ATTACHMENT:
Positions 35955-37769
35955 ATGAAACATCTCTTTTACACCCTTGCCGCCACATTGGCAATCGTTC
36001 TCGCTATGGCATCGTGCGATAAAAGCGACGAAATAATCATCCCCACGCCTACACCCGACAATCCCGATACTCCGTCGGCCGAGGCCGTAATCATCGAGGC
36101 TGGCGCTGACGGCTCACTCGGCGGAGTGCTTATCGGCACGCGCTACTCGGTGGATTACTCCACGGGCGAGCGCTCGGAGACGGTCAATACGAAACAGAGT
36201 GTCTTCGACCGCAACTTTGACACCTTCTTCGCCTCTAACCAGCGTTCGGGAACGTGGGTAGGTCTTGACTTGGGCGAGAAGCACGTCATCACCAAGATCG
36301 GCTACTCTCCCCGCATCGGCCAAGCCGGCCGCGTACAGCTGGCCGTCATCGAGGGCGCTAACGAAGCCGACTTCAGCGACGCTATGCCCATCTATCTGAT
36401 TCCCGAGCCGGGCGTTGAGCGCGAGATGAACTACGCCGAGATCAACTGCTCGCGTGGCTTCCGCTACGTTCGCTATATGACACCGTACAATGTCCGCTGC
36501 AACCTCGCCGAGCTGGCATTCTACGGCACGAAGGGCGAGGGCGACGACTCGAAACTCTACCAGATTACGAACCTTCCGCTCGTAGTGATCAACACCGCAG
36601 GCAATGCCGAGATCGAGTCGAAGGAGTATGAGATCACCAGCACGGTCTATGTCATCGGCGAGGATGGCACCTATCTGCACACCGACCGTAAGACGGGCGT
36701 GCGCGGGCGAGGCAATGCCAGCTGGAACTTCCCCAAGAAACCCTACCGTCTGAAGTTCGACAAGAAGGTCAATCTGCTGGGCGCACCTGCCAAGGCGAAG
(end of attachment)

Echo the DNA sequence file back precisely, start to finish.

Positions 35955-37769
35955 ATGAAACATCTCTTTTACACCCTTGCCGCCACATTGGCAATCGTTC
36001 TCGCTATGGCATCGTGCGATAAAAGCGACGAAATAATCATCCCCACGCCTACACCCGACAATCCCGATACTCCGTCGGCCGAGGCCGTAATCATCGAGGC
36101 TGGCGCTGACGGCTCACTCGGCGGAGTGCTTATCGGCACGCGCTACTCGGTGGATTACTCCACGGGCGAGCGCTCGGAGACGGTCAATACGAAACAGAGT
36201 GTCTTCGACCGCAACTTTGACACCTTCTTCGCCTCTAACCAGCGTTCGGGAACGTGGGTAGGTCTTGACTTGGGCGAGAAGCACGTCATCACCAAGATCG
36301 GCTACTCTCCCCGCATCGGCCAAGCCGGCCGCGTACAGCTGGCCGTCATCGAGGGCGCTAACGAAGCCGACTTCAGCGACGCTATGCCCATCTATCTGAT
36401 TCCCGAGCCGGGCGTTGAGCGCGAGATGAACTACGCCGAGATCAACTGCTCGCGTGGCTTCCGCTACGTTCGCTATATGACACCGTACAATGTCCGCTGC
36501 AACCTCGCCGAGCTGGCATTCTACGGCACGAAGGGCGAGGGCGACGACTCGAAACTCTACCAGATTACGAACCTTCCGCTCGTAGTGATCAACACCGCAG
36601 GCAATGCCGAGATCGAGTCGAAGGAGTATGAGATCACCAGCACGGTCTATGTCATCGGCGAGGATGGCACCTATCTGCACACCGACCGTAAGACGGGCGT
36701 GCGCGGGCGAGGCAATGCCAGCTGGAACTTCCCCAAGAAACCCTACCGTCTGAAGTTCGACAAGAAGGTCAATCTGCTGGGCGCACCTGCCAAGGCGAAG